Are you interested in making your own herbal infused oils to incorporate into topical aromatherapy and herbal preparations such as body oils, salves, and creams? This captivating and insightful step-by-step class shares recipe ideas, tips, and the “how to and why” for creating fabulous herbal oils. This is an opportunity…

Click here to read more about the class.

Minimum price: $0.00

Citations and Resources

Burger P, L. A. (2017). Vetiver Essential Oil in Cosmetics: What Is New? Medicines (Basel), 4, 41. doi:10.3390/medicines4020041

C. K. Atal, B. M. (1982). Cultivation and Utilization of Aromatic Plants. Regional Research Laboratory, Council of Scientific & Industrial Research.

Holmes, P. (2016). Aromatica A Clinical Guide to Essential Oil Therapeutics. London: Singing Dragon.

K.J. Thara Saraswathi, N. J. (2011). Comparitive Study on Essential Oil in Natural and In vitro Regenerated Plants of Vetiveria zizanioides (Linn.) Nash. American-Eurasian J. Agric. & Environ. Sci., 458-463.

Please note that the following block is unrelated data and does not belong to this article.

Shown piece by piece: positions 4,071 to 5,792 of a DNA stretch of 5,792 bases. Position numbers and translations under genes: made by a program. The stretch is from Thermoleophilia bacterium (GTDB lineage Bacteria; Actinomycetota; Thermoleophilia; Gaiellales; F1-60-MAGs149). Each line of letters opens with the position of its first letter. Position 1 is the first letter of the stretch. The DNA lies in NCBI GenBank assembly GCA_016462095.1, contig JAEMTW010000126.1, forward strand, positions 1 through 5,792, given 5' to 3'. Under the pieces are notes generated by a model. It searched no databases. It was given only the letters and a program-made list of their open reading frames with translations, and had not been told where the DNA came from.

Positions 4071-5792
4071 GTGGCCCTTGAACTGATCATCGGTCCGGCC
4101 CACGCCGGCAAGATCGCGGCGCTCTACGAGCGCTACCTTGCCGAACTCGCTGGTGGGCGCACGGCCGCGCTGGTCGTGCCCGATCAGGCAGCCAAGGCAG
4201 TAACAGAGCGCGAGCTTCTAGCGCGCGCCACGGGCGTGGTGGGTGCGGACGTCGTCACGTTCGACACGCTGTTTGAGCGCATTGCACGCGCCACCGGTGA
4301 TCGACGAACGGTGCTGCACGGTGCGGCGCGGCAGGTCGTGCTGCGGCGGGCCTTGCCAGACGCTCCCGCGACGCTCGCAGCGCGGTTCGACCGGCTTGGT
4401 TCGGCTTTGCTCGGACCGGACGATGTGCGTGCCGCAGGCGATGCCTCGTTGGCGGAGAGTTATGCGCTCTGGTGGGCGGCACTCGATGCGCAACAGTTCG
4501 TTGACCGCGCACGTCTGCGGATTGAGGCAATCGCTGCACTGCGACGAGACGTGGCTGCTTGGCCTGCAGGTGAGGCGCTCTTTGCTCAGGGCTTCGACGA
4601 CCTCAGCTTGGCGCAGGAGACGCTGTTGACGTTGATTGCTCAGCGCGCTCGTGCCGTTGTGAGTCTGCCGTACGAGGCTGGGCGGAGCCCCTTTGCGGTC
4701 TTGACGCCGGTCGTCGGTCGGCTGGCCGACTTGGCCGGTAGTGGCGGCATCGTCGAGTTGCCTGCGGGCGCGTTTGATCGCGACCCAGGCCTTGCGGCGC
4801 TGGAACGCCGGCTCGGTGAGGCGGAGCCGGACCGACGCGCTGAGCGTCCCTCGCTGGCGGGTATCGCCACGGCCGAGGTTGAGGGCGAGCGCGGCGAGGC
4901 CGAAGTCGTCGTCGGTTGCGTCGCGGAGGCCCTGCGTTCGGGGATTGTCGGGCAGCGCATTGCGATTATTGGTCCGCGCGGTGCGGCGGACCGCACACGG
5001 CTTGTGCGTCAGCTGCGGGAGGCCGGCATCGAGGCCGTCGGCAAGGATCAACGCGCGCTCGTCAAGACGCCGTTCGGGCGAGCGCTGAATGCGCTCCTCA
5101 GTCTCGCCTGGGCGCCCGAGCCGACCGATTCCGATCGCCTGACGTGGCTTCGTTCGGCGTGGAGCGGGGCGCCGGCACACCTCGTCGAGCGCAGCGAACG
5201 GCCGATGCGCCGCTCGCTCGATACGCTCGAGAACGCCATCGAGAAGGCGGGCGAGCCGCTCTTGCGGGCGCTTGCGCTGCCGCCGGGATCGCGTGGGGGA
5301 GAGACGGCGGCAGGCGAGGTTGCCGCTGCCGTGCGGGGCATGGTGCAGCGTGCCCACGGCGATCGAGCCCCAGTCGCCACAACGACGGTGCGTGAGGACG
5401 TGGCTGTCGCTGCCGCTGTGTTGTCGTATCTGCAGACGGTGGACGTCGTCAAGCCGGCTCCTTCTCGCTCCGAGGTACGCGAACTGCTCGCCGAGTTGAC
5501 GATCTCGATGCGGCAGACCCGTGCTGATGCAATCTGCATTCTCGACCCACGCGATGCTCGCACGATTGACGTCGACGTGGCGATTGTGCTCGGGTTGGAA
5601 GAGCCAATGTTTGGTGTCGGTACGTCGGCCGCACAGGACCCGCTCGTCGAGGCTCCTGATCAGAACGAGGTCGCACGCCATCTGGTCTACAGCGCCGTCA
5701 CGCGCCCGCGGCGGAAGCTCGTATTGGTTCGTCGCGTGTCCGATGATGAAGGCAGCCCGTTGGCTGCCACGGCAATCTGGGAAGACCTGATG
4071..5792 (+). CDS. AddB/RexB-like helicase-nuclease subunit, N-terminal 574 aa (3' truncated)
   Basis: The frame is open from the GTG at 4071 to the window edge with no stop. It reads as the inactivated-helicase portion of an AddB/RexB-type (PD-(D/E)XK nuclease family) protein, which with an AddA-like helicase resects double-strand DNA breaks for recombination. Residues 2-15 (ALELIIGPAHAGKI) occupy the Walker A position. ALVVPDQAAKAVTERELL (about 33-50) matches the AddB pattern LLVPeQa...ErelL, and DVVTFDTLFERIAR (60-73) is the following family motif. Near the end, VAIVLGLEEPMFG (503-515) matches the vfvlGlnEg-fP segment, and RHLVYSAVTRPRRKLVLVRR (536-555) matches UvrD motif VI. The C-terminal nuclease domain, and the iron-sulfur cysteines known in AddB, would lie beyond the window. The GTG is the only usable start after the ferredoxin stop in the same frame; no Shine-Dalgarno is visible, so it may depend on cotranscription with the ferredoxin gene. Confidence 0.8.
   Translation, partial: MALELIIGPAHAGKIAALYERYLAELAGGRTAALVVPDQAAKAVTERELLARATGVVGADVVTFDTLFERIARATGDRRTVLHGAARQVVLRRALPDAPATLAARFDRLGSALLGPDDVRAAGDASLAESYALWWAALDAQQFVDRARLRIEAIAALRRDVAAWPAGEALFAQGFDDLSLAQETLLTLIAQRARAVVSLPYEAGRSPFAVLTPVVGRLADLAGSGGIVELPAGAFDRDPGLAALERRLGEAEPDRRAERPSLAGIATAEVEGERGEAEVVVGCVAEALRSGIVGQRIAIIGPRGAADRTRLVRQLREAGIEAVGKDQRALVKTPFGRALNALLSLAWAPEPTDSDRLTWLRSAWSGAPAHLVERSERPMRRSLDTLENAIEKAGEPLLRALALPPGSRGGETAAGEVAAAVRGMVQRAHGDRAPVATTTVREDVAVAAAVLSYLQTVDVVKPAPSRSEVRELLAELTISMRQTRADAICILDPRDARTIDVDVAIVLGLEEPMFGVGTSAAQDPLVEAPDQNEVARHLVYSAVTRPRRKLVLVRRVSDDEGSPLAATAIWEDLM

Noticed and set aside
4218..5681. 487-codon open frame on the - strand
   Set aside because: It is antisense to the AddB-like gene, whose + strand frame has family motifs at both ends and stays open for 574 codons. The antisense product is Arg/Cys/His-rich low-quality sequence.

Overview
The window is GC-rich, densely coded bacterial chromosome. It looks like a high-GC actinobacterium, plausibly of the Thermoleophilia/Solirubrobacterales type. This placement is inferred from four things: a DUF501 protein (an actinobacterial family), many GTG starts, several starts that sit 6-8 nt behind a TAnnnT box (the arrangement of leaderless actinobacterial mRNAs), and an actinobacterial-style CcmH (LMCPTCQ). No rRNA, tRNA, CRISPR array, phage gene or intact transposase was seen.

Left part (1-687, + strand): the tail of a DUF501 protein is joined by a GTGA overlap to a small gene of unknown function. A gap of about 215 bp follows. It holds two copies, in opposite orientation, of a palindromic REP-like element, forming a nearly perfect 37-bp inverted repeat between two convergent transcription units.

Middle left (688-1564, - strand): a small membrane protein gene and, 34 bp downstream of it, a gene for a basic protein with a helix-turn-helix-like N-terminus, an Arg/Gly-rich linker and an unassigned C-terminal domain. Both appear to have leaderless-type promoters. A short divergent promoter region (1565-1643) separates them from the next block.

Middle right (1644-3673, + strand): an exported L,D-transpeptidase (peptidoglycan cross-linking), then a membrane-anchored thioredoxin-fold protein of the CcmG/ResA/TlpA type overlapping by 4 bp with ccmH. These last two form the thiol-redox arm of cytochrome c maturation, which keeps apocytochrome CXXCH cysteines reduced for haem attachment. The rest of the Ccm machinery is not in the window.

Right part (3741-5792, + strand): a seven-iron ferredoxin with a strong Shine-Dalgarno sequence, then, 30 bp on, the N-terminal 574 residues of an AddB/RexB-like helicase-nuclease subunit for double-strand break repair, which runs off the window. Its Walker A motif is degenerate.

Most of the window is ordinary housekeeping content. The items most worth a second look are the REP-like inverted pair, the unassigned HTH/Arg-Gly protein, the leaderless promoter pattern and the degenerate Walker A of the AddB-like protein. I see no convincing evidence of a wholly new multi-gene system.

K. K. Aggarwal , Aparbal Singh , A. P. Kahol & Man Singh (1998) Parameters of Vetiver Oil Distillation, Journal of Herbs, Spices & Medicinal Plants, 6:2, 55-61, DOI: 10.1300/J044v06n02_07

Mojay, G. (1997). Aromatherapy for Healing the Spirit: Restoring Emotional and Mental Balance with Essential Oils. Rochester: Healing Arts Press.

Rao R.R., S. M. (2000). Vetiveria zizanioides (Linn.) Nash–a multipurpose eco-friendly grass of India. Proceedings of the 3rd International Vetiver Conference, (pp. 439-442). Thailand.

Tisserand R, Y. R. (2014). Essential Oil Safety Second Edition. Edinburgh: Elsevier.